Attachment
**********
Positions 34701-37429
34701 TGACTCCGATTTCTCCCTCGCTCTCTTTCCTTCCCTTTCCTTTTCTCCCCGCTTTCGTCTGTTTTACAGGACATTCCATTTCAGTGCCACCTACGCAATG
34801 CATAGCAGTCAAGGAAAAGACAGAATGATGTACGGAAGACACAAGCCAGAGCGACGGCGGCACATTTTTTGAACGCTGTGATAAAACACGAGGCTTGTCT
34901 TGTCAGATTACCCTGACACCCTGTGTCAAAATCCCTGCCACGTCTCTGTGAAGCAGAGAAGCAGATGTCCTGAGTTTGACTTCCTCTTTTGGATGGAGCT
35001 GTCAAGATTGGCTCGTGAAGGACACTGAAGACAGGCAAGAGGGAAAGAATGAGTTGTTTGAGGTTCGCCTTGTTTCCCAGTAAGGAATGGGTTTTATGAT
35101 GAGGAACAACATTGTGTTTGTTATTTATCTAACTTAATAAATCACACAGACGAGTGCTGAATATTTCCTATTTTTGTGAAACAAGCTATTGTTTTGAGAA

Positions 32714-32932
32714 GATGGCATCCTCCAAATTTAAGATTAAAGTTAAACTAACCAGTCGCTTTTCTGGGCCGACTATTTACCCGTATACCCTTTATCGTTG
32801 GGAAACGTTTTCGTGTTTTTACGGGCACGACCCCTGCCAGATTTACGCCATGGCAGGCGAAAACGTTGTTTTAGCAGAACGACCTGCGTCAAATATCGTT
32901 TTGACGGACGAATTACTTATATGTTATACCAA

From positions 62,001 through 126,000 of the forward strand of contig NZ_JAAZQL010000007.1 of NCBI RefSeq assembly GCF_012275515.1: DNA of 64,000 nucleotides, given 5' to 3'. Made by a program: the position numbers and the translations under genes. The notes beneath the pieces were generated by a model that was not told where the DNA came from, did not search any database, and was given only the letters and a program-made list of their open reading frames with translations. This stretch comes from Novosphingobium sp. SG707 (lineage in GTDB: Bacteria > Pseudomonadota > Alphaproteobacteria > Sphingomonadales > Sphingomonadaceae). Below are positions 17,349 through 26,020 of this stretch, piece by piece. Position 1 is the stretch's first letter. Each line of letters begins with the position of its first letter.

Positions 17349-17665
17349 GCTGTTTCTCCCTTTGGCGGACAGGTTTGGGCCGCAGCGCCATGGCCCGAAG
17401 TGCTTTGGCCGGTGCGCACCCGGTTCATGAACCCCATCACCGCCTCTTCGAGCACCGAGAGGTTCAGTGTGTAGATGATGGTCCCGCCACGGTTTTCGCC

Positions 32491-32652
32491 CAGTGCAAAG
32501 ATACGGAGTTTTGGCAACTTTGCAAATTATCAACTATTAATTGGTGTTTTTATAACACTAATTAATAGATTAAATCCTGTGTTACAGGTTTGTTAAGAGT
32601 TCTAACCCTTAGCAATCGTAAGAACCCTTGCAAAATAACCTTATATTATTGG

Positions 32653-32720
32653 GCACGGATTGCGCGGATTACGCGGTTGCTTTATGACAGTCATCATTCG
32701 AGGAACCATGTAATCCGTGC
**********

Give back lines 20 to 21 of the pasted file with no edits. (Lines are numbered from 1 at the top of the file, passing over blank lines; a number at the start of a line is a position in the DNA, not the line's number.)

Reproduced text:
32653 GCACGGATTGCGCGGATTACGCGGTTGCTTTATGACAGTCATCATTCG
32701 AGGAACCATGTAATCCGTGC